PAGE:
Many have considered the evolutionary origins of self-deception and excess confidence one’s own abilities (Waldman 1994). For example, truth-seekers who find it hard to lie can benefit by changing their beliefs (Trivers 1985; Trivers 2000). On topics like politics or religion, which are widely discussed but which impose few direct penalties for mistaken beliefs, our distant ancestors may have mainly demonstrated their cleverness and knowledge by inventing original positions and defending them well (Miller 2000). 23
This story is also commonly told in literature. For example, the concluding dream in Fyodor Dostoevsky's (1994 ) Crime and Punishment seems to describe disagreement as the original sin, from which arises all other sins. In contrast, the description of the Houyhnhnms in Jonathan Swift’s (1962 ) Gulliver’s Travels can be considered a critique showing how creatures (intelligent horses in this case) that agree too much lose their “humanity.”
Given this story’s ubiquity, its innate plausibility, and the fact that it fits the stylized facts of disagreement reasonably well, let us now accept this story as a working hypothesis to explain most human disagreement, and consider its implications.
VIII. How Few Meta-Rationals?
We can call someone a truth-seeker if, given his information and level of effort on a topic, he chooses his beliefs to be as close as possible to the truth. A non-truth seeker will, in contrast, also put substantial weight on other goals when choosing his beliefs. Let us also call someone meta-rational if he is an honest truth-seeker who chooses his opinions as if he understands the basic theory of disagreement, and abides by the rationality standards that most people uphold, which seem to preclude self-favoring priors.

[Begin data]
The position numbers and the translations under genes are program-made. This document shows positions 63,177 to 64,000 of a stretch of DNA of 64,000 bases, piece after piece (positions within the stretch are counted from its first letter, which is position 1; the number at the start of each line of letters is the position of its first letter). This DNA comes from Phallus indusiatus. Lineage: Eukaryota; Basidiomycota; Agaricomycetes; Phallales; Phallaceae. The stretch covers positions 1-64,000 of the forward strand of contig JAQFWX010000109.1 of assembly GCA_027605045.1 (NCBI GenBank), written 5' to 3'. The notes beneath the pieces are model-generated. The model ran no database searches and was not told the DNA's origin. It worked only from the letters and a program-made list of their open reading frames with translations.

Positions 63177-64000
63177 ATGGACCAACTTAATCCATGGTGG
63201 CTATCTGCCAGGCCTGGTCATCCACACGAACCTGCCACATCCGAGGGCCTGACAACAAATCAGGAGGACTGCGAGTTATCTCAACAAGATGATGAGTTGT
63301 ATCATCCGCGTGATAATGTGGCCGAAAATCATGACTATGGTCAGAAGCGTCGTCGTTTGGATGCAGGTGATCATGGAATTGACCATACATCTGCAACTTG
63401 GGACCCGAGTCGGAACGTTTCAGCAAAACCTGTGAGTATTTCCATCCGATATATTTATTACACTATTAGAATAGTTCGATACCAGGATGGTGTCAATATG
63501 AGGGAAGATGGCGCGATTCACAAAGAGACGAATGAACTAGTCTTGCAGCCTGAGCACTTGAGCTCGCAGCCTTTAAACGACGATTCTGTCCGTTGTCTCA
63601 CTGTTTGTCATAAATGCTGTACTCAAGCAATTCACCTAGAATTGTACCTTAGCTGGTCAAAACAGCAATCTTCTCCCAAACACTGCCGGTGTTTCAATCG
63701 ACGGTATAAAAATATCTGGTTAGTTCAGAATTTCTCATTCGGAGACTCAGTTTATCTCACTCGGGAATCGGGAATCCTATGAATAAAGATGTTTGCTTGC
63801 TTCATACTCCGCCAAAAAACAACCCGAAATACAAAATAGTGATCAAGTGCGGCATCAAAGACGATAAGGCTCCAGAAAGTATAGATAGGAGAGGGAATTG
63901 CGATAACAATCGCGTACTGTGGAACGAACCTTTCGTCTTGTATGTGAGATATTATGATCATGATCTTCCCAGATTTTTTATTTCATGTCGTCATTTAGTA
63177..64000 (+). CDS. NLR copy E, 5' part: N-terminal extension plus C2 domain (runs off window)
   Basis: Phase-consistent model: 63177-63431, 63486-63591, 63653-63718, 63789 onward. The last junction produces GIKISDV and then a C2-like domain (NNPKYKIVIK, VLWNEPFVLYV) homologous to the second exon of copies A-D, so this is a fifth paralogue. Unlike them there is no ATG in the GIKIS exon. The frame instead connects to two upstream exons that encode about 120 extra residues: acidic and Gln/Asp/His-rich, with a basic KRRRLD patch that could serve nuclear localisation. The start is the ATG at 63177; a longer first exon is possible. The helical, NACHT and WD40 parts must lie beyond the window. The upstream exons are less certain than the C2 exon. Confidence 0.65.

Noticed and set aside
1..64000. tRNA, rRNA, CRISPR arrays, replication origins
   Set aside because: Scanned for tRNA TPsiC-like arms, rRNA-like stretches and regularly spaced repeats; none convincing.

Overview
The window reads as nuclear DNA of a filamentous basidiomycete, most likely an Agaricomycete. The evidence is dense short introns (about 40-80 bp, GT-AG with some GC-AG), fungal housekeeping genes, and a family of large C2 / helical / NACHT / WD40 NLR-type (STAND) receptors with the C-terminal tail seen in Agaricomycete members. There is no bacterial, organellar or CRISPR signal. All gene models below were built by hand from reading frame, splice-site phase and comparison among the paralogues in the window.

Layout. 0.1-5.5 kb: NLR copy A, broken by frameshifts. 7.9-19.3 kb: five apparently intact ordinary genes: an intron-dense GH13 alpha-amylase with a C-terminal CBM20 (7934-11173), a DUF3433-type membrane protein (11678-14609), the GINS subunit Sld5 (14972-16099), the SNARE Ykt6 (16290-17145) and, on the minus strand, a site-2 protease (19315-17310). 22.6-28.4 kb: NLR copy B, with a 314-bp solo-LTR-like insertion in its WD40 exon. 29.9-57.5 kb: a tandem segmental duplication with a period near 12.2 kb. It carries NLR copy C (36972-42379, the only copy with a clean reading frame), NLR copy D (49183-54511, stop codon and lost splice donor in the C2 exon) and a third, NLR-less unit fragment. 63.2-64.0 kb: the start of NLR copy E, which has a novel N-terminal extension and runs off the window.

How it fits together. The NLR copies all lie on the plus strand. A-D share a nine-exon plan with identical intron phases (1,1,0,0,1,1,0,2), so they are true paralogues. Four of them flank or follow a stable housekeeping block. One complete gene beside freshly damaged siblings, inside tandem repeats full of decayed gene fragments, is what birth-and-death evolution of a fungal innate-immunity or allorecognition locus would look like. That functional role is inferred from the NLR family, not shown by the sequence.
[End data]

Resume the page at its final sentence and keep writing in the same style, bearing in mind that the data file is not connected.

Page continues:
The theory of disagreement says that meta-rational people will not knowingly have selffavoring disagreements among themselves. They might have some honest disagreements, such as on values or on topics of fact where their DNA encodes relevant non-selffavoring attitudes. But they will not have dishonest disagreements, i.e., disagreements directly on their relative ability, or disagreements on other random topics caused by their faith in their own superior knowledge or reasoning ability.
Our working hypothesis for explaining the ubiquity of persistent disagreement is that people are not usually meta-rational. While several factors contribute to this situation, a sufficient cause that usually remains when other causes are removed is that people do not
typically seek only truth in their beliefs, not even in a persistent rational core. People tend to be hypocritical in have self-favoring priors, such as priors that violate indexical independence, even though they criticize others for such priors. And they are reluctant to admit this, either publicly or to themselves.
How many meta-rational people can there be? Even if the evidence is not consistent with most people being meta-rational, it seems consistent with there being exactly one metarational person. After all, in this case there never appears a pair of meta-rationals to agree with each other. So how many more meta-rationals are possible?